‘We’ve come a long way’: From early dismay to Daytona champ, Austin Cindric savors the ride

DAYTONA BEACH, Fla. — Three-plus years later, it remains a really tough watch.

Austin Cindric was nearing the end of a split Xfinity Series campaign, dividing time between Roger Penske’s and Jack Roush’s cars. Four of his nine starts in Roush’s No. 60 Ford had ended in race-ending crashes. The last of those came on Labor Day weekend, 2018.

Cindric’s No. 60 had nosed into the inside retaining wall at Darlington Raceway before the engine had hardly warmed – last place, just two laps completed. “Come ONNNN!” he screamed over the team radio. The interview that followed at the infield care center was no easier, and the cringe meter had been pegged. Cindric choked up, saying he knew he’d get teary-eyed because his team had worked so hard to try to further his racing efforts.

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So the question came Sunday on what exactly Cindric would’ve told his previous self, the one that struggled to a 17th-place average finish that star-crossed year. Could he have said that one day he’d be a Daytona 500 champion and that everything would be OK?

“Probably not. You probably couldn’t have picked me up from the care center and said, you’re going to win the Daytona 500 one day. I probably would have said, ‘bulls—.’  But we’ve come a long way since then,” Cindric said with a degree of understatement. “It’s a very big credit to a lot of the people around me that have believed in me.

DAYTONA BEACH, FLORIDA - FEBRUARY 20: A detail view of the Daytona 500 ring worn by Austin Cindric, driver of the #2 Discount Tire Ford, in victory lane after winning the NASCAR Cup Series 64th Annual Daytona 500 at Daytona International Speedway on February 20, 2022 in Daytona Beach, Florida. (Photo by James Gilbert/Getty Images) | Getty Images
James Gilbert | Getty Images

“I’ve driven a lot of different race cars in my career, a lot of different race cars at this track alone, and I’ve seen the highs and lows of it. I have a lot of perspective from friends, competitors, co-drivers, teammates. This race means so much to so many people, and just very humbled to be able to get it done.”

Cindric soaked it all in Sunday, further distancing himself from those turbulent days with a crowning victory in The Great American Race. Fending off a late challenge from teammate Ryan Blaney, Cindric opened his rookie NASCAR Cup Series season in the best possible way, in Victory Lane at Daytona International Speedway.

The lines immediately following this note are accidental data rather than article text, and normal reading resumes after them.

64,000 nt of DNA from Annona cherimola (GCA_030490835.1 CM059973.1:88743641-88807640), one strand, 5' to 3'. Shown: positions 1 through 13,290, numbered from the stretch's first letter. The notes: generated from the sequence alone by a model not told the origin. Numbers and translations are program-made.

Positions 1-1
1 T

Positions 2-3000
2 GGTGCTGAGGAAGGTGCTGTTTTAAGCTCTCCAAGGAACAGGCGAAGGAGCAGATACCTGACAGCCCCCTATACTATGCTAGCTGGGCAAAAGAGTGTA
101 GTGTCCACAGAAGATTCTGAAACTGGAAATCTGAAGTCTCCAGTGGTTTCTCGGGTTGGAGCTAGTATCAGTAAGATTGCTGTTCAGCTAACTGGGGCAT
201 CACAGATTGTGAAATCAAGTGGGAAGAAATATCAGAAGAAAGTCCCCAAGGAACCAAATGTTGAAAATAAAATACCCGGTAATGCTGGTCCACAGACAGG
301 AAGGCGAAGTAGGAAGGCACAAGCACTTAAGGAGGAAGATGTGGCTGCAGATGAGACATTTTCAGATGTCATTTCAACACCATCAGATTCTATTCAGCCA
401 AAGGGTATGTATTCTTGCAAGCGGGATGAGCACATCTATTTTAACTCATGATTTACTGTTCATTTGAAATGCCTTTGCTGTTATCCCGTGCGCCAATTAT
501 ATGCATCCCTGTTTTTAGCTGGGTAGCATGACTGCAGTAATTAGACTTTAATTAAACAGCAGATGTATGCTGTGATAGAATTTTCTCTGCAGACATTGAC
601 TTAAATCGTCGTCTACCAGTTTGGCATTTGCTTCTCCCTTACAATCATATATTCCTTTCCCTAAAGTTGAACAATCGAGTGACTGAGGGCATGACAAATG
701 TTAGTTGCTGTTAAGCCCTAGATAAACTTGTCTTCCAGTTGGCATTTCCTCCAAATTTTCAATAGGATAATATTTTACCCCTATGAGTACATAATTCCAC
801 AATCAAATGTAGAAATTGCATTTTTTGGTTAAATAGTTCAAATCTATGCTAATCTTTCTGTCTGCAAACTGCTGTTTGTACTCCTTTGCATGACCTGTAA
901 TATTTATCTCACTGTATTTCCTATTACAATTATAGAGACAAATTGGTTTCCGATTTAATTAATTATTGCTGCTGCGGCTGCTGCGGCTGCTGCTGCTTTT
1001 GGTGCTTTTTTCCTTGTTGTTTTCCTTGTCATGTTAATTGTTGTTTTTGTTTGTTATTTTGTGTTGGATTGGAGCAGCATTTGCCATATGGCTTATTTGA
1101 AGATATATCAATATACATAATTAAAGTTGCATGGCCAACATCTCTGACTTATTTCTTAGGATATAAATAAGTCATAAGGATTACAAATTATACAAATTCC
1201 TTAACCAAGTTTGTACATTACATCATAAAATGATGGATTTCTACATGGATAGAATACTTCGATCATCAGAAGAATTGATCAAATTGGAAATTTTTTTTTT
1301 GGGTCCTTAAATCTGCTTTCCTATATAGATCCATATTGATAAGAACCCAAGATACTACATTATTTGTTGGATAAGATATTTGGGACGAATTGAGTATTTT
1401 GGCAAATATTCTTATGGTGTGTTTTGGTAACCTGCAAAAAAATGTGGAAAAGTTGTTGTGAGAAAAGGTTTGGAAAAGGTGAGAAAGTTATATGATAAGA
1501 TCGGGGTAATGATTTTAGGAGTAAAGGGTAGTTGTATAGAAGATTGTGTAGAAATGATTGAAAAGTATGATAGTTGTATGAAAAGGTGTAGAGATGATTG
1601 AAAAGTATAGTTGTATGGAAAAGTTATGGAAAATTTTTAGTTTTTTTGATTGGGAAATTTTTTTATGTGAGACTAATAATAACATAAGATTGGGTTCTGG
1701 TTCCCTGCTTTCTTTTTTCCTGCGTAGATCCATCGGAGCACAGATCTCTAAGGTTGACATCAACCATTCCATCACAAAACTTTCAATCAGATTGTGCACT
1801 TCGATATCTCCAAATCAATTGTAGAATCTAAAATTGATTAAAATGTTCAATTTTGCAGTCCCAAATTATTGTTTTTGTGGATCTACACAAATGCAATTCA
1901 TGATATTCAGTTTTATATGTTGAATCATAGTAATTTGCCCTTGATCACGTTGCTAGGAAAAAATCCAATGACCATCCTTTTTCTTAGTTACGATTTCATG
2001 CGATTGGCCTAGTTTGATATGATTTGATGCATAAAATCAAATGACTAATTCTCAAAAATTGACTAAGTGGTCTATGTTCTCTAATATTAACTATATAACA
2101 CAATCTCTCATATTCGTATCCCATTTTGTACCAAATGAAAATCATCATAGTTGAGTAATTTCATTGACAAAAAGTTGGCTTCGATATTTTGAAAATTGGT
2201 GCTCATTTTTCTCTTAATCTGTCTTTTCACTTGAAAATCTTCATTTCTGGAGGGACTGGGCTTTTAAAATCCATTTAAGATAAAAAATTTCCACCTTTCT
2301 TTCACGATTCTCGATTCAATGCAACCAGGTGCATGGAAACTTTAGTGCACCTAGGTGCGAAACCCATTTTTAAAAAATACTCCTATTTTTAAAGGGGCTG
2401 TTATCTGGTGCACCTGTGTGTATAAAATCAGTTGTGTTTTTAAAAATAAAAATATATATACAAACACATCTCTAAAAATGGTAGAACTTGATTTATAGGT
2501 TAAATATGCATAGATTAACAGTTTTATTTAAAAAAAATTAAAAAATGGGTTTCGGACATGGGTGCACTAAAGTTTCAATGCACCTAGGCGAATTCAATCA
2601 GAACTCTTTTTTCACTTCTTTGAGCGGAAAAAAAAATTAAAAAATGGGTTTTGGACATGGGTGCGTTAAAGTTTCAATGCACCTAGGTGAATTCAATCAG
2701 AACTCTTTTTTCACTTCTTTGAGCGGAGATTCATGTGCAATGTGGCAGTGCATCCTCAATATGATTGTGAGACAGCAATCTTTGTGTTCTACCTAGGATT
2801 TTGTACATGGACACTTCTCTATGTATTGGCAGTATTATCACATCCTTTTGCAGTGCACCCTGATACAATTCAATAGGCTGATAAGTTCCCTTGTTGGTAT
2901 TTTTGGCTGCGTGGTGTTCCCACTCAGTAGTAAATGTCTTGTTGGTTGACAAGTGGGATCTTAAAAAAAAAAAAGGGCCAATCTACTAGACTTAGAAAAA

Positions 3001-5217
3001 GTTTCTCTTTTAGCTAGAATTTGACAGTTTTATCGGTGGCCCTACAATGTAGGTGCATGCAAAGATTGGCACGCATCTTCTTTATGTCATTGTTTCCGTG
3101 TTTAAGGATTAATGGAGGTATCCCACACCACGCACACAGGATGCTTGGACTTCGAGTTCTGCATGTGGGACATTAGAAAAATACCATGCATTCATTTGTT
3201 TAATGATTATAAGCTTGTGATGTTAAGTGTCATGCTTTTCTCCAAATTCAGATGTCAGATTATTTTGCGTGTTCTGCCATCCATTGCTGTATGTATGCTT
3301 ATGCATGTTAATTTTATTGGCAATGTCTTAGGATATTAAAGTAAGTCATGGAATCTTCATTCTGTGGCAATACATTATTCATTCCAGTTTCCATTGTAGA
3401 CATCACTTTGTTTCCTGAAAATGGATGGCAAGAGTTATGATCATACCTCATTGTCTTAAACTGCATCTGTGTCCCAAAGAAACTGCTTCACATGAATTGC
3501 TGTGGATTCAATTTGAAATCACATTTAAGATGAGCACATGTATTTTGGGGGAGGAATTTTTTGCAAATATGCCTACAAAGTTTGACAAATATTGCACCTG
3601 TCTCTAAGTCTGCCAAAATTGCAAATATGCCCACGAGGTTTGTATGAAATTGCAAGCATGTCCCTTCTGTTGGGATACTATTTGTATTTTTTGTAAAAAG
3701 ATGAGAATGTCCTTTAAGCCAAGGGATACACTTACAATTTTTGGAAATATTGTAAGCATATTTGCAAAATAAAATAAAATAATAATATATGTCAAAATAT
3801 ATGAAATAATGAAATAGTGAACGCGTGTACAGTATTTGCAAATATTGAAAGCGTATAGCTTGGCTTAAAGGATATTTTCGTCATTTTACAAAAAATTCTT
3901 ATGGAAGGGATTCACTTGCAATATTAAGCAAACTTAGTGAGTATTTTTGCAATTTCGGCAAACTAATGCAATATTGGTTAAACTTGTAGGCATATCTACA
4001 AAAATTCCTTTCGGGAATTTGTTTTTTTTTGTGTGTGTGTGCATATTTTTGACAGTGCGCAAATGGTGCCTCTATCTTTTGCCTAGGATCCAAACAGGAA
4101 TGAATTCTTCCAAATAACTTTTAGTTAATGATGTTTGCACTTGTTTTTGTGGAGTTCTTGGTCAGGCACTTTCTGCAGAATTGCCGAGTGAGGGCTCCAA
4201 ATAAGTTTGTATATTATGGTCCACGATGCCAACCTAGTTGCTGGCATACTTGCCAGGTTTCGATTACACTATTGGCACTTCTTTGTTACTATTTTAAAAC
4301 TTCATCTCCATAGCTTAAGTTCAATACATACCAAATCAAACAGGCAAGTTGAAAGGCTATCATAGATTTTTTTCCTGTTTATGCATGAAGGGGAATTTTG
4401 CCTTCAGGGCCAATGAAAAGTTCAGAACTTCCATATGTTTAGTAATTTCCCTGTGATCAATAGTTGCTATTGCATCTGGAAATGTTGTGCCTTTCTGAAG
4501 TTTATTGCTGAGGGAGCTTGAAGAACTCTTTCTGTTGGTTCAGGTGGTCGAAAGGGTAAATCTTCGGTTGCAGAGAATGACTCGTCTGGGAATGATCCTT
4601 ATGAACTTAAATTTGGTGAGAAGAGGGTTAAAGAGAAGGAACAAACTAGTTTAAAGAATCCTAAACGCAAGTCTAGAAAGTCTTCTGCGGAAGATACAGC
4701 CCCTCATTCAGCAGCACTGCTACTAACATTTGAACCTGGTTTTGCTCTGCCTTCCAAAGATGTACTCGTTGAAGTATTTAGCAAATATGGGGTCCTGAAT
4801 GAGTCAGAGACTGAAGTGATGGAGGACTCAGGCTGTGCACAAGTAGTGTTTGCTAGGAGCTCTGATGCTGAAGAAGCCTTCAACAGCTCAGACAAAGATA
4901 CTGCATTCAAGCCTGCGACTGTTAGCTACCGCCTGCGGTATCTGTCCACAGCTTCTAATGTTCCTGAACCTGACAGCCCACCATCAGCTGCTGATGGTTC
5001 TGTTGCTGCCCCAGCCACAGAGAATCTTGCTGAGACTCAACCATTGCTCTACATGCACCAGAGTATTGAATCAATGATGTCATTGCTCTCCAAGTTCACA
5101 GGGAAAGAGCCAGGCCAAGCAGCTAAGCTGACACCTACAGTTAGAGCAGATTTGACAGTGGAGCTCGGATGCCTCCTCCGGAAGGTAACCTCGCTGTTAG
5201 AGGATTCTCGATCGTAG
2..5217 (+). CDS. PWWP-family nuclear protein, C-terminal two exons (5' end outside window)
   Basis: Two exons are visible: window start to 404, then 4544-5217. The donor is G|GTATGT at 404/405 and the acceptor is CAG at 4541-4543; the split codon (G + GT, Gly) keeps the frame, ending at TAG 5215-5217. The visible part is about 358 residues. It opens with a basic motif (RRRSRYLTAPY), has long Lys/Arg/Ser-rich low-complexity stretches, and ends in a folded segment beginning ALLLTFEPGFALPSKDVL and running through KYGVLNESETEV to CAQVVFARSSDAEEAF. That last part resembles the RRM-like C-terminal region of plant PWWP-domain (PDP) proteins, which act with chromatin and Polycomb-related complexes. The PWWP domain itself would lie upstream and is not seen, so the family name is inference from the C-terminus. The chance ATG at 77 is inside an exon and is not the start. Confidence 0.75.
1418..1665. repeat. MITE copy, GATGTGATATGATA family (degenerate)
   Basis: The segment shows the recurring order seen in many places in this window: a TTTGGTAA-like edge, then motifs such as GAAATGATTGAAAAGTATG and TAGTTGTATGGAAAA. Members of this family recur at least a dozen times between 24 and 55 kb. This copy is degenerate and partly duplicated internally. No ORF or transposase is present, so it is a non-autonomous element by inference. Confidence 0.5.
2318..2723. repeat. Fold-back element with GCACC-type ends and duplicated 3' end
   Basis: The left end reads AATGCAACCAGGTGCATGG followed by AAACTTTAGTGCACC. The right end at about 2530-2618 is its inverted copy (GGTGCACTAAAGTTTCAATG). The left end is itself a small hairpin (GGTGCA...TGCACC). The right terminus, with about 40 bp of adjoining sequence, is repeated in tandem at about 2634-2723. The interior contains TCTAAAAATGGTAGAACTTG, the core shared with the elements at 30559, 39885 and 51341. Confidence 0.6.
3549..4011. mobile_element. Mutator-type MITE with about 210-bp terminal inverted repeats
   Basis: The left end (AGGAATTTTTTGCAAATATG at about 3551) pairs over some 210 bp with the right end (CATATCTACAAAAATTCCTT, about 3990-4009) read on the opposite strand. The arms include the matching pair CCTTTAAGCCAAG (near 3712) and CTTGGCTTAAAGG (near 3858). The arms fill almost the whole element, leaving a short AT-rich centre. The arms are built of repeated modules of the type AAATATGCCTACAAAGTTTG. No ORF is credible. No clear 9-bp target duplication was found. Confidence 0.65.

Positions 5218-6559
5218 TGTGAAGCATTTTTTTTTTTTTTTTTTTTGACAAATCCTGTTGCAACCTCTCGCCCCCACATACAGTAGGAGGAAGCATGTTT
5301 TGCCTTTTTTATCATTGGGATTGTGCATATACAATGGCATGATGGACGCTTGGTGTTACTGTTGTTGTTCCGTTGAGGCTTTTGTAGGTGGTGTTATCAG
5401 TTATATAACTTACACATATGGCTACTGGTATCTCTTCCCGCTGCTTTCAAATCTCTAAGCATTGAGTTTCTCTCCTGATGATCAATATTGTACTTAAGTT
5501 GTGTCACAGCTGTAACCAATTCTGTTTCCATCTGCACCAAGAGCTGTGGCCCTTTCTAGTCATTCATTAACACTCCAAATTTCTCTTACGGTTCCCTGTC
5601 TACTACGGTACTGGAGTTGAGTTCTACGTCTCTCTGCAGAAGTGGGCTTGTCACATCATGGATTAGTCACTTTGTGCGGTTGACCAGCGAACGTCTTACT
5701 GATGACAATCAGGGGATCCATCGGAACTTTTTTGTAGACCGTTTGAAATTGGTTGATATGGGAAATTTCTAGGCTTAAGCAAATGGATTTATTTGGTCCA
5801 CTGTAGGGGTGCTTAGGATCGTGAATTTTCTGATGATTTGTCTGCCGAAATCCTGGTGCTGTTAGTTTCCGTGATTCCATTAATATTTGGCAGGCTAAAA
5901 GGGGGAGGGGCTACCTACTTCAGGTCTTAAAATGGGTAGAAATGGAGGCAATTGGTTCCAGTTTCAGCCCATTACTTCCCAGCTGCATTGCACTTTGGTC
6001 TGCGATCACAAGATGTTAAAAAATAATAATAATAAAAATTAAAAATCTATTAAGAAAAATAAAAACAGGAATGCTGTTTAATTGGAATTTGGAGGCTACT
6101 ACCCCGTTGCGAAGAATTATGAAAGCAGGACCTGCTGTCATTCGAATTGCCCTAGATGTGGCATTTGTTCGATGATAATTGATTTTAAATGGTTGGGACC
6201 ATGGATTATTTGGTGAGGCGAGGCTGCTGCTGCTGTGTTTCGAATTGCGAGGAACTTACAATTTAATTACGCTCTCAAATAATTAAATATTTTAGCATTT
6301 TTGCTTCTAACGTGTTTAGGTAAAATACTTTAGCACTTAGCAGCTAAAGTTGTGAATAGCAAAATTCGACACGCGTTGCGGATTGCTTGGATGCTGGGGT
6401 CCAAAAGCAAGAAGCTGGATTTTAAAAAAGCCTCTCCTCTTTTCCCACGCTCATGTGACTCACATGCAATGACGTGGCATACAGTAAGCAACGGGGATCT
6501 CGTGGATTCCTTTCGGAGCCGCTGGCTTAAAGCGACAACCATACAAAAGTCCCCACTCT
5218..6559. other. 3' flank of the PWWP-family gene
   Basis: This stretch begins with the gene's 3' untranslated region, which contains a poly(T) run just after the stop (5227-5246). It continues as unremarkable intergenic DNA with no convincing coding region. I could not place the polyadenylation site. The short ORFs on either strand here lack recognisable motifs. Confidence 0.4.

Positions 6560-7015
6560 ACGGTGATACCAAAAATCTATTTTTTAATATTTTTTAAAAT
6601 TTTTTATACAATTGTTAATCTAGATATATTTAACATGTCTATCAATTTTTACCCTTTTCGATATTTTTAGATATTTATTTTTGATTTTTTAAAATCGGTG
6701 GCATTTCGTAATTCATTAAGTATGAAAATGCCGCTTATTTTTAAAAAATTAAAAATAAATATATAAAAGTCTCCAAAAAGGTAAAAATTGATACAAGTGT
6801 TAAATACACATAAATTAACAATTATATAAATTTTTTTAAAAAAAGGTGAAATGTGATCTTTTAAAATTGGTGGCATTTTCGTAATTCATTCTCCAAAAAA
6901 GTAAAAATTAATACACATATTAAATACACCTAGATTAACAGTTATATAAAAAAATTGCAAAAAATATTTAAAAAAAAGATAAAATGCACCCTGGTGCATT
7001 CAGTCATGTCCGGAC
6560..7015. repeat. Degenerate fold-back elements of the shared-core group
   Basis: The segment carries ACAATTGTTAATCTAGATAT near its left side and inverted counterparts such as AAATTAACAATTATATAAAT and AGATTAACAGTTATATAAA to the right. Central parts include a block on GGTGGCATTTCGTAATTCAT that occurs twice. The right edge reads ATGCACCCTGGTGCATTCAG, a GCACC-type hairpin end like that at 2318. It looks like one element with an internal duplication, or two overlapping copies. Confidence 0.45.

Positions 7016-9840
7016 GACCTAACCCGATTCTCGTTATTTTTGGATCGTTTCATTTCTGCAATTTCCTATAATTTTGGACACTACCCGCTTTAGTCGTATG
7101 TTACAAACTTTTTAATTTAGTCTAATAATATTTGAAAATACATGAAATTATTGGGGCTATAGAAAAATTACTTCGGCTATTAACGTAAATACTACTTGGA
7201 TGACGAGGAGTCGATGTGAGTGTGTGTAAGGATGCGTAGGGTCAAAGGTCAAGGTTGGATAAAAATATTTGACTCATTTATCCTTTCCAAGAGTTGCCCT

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So yes, 2018-self Austin Cindric, it got better. In the years that followed, Cindric notched an Xfinity Series championship in 2020 and came a quarter of a lap away from another title last year. All the while, he was climbing toward a destination in the Cup Series, driving the famed No. 2 for Roger Penske while replacing former series champion Brad Keselowski.

Along the way, there was the backbiting that he tried to tune out. Tim Cindric, his father, is the president of Team Penske. Any whispers that his last name helped him more than his driving merit didn’t seem to faze him.

“For me, I guess I don’t have time for the noise,” Cindric said. “But if there’s anything I have left to prove, I’m not sure what it is.”

Sunday’s finish may have done more to sway those opinions and to bury the memory of his inauspicious start.

“I think Jeff Gordon tore up a lot of race cars, too, at one point, and he turned out to be pretty awesome,” said No. 2 Ford crew chief Jeremy Bullins. “… I think the years he’s been in the Xfinity car and the experience he gained there just made him better to get to the point where — I hope this gives him a sense of belonging over here, that I can do this and I do fit in and all those things because that confidence is very inspiring and leads you to do great things.

“Did it start off great? Maybe not. But I’m telling you the kid studies and he works hard, and he puts a lot of effort into it. If he’s not doing well, he will figure it out for sure.”

Cindric’s name gained some clout Sunday. Funny, since it was initially misspelled on the placard above his garage stall when his team arrived in Daytona early last week.

Any tears in interviews Sunday would have been joyful ones. As a measure of how far he’d distanced himself from that 2018 dismay in Darlington, no less than Mario Andretti applauded Cindric on Sunday evening for a “most brilliant drive” on social media.

From one Daytona 500 champ to another.

“If I’m able to come here and win this race again and put myself in position again, I think every race is different, every experience is different,” Cindric said. “At this moment of my life, I can’t think of anything more amazing and more gratifying than winning this race specifically. It’s a lot of hard work, like you said. It’s all I care about, it’s all I think about, and that’s what’s gotten me this far.”